The Welsh laboratory emphasizes three main areas. The first is understanding the biology of cystic fibrosis (CF), a common lethal genetic disease. Cystic fibrosis is caused by mutations in a gene that encodes the CFTR chloride channel. Welsh and his colleagues are learning how the CFTR chloride channel is regulated, how it forms a chloride pore in the cell membrane, and how mutations disrupt its function. They also focus on the pathogenesis of cystic fibrosis lung disease, learning how the loss of CFTR causes bacterial airway infections and how bacteria interact with the airway. They are using this knowledge to develop novel treatments. This work also involves clinical research to study pathogenesis and interventions in people with CF.
Second, Welsh and his colleagues are developing gene therapy to treat cystic fibrosis and other genetic diseases. They are studying adenovirus, adeno-associated virus, and non-viral vectors. The studies include basic vectorology, pre-clinical studies, and studies in humans.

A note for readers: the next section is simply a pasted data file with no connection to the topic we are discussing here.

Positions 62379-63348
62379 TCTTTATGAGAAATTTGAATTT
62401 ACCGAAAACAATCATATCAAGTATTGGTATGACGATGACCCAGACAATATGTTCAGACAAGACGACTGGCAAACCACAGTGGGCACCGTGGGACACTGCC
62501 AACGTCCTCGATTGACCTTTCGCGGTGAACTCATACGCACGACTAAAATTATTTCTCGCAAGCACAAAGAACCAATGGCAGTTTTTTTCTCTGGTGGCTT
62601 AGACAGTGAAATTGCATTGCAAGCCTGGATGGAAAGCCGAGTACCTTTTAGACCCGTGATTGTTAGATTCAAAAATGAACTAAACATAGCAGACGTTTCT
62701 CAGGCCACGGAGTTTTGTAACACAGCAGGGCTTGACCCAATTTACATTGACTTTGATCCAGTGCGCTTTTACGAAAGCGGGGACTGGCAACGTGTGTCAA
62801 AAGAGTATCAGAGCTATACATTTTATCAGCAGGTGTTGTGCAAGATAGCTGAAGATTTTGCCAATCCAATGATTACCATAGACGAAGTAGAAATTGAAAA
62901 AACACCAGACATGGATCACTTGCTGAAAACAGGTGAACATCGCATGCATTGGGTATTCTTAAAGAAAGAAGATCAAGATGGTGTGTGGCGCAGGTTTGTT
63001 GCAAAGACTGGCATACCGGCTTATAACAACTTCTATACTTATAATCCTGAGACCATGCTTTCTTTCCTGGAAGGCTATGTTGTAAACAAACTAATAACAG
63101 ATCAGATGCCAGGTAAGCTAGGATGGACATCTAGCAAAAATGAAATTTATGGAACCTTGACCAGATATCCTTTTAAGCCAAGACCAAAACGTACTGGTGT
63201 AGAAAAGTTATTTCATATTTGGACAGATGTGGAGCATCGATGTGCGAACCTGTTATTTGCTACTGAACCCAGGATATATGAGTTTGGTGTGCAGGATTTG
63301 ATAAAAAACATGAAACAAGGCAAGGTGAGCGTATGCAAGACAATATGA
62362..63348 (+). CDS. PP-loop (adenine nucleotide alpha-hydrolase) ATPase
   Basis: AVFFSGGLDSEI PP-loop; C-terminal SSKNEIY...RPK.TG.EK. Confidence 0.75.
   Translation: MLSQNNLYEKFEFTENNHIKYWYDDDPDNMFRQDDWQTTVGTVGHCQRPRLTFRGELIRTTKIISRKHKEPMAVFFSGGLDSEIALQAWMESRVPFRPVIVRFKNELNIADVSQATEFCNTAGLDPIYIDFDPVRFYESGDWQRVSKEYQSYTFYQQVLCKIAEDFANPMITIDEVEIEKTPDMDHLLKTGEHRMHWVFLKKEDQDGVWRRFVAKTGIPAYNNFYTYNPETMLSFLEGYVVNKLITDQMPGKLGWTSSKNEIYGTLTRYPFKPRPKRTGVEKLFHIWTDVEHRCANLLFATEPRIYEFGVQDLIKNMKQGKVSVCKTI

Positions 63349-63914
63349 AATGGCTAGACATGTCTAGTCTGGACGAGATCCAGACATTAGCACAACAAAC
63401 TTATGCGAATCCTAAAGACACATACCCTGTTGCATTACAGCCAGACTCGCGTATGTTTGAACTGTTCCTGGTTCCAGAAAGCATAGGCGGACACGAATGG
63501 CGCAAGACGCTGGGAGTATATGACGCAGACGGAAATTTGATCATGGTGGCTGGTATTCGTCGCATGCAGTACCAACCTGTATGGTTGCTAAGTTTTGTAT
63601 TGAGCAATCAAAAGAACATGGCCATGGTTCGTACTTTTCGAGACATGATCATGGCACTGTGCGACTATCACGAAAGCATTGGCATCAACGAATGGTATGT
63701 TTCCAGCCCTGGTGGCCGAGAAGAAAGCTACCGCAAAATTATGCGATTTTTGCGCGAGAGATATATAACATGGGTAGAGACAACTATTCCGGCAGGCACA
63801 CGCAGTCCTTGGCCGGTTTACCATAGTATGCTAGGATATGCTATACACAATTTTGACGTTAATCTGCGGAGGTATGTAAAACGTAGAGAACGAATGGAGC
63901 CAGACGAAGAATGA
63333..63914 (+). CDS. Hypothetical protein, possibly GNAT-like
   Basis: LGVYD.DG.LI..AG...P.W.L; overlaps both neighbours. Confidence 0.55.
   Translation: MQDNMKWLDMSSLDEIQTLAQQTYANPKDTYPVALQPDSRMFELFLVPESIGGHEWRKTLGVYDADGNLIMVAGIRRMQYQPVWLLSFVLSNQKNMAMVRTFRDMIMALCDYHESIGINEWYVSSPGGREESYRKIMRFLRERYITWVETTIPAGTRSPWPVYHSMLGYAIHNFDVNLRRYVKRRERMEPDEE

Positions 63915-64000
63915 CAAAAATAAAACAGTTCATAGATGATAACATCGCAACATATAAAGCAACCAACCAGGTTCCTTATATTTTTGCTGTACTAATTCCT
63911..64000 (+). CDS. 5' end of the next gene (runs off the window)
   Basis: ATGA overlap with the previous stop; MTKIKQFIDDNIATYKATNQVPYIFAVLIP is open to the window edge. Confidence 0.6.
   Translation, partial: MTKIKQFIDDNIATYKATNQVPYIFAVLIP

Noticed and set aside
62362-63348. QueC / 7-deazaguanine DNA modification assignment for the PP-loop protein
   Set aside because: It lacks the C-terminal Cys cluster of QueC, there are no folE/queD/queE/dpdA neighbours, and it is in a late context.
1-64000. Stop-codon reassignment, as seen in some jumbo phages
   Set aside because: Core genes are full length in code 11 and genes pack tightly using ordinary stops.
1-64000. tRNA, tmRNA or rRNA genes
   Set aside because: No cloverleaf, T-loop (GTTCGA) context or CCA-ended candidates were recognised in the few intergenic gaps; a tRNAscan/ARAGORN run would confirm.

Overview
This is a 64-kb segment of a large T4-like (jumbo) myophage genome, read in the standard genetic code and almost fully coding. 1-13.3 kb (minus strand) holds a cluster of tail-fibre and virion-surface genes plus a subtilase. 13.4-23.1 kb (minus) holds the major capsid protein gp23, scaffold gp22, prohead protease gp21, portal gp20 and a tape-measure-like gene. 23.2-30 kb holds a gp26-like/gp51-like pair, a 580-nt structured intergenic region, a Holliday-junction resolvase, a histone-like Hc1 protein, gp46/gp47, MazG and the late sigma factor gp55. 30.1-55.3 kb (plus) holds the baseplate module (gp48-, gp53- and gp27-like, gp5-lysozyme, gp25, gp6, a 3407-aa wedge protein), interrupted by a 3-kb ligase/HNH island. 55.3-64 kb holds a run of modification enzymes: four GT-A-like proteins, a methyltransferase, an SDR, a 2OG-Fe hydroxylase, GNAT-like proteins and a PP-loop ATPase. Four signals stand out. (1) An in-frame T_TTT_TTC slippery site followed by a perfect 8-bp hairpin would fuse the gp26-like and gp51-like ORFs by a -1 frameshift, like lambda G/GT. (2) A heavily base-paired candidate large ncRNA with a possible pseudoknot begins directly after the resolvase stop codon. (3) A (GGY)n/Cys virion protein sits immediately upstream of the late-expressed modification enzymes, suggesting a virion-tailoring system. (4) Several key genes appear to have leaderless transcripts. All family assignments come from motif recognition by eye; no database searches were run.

Third, the lab studies the cellular and molecular biology and physiology of the novel DEG/ENaC cation channel family. In the peripheral nervous system, these channels contribute to the detection of the touch, pain, temperature, and salty taste. In the central nervous system, they are involved in memory and the fear response. This work should lead to a better understanding of neuronal sensory systems and novel targets for therapeutic interventions.